Call to conserve one-third of oceans, land to head off extinction crisis

At least 30% of world’s oceans and lands must be formally protected and left to non-human species if the planet is not to descend into ecological chaos, says a senior researcher in a strongly worded editorial in the journal Science.

Laying out a challenge to word leaders, Jonathan Baillie, executive vice president and chief scientist of the National Geographic Society, says the minimum land and ocean protection targets are significantly higher than those enshrined at the 2010 Nagoya Conference of the Convention on Biological Diversity – regarded as the standard measure in the field.

Baillie’s higher targets, he explains, emerge from a recognition that current modelling rests on uncertain parameters. Scientists are still not sure of many basics in the field – the total number of plant, animal and fungi species in the world, for instance, and how they interact in various ecosystems.{%recommended 610%}

Because of this, he argues, there has to be an acceptance that any estimate of the minimum area required to conserve biodiversity is a best-guess only, and especial care should be taken to ensure that areas set aside are not too small.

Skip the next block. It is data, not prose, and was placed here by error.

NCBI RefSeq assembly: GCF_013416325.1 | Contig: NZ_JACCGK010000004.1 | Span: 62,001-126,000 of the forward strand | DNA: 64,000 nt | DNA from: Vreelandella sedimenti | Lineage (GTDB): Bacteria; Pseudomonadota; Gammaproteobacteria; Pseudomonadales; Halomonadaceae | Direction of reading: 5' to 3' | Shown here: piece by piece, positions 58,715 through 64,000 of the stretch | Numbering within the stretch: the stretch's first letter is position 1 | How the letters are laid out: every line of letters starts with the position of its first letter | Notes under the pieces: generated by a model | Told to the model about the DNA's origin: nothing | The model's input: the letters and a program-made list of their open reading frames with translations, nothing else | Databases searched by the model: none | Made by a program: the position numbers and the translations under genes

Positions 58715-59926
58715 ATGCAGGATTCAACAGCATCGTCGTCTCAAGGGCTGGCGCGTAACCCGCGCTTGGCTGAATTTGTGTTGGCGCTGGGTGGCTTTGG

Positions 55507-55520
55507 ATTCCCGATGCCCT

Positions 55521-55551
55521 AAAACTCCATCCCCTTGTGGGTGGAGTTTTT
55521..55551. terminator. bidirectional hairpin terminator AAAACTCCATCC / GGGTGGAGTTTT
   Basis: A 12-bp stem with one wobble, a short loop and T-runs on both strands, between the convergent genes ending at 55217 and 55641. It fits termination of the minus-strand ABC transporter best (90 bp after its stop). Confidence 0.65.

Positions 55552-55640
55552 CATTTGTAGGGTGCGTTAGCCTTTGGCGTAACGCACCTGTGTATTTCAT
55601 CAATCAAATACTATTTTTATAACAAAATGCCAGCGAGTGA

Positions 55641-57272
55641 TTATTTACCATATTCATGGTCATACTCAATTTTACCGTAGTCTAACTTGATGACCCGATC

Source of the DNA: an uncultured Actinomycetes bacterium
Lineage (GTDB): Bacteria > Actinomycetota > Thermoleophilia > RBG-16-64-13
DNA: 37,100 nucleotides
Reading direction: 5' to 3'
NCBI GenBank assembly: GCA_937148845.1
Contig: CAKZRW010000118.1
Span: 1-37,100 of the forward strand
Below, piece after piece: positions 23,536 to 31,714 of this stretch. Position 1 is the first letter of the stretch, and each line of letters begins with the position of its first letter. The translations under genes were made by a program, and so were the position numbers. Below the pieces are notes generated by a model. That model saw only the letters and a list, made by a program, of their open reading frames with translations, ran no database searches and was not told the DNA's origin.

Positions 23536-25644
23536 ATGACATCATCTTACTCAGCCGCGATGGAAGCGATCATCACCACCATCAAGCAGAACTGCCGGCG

“Anything less will likely result in a major extinction crisis and jeopardies the health and well-being of future generations,” he writes.

Current levels of protection – 3.6% of the oceans and 14.7% of land – “do not even come close to required levels,” Baillie notes.

He concedes that achieving his suggested minimum targets “will be extremely challenging,” but urges all organisations involved to try.

“If we truly want to protect biodiversity and secure critical ecosystem benefits,” he writes, “the world’s governments must set a much more ambitious protected area agenda and ensure it is resourced.”

He concludes by pointing to the Convention on Biological Diversity, set to be held in Beijing, China, in 2020, suggesting it as a convenient and timely forum at which to thrash the matter out.

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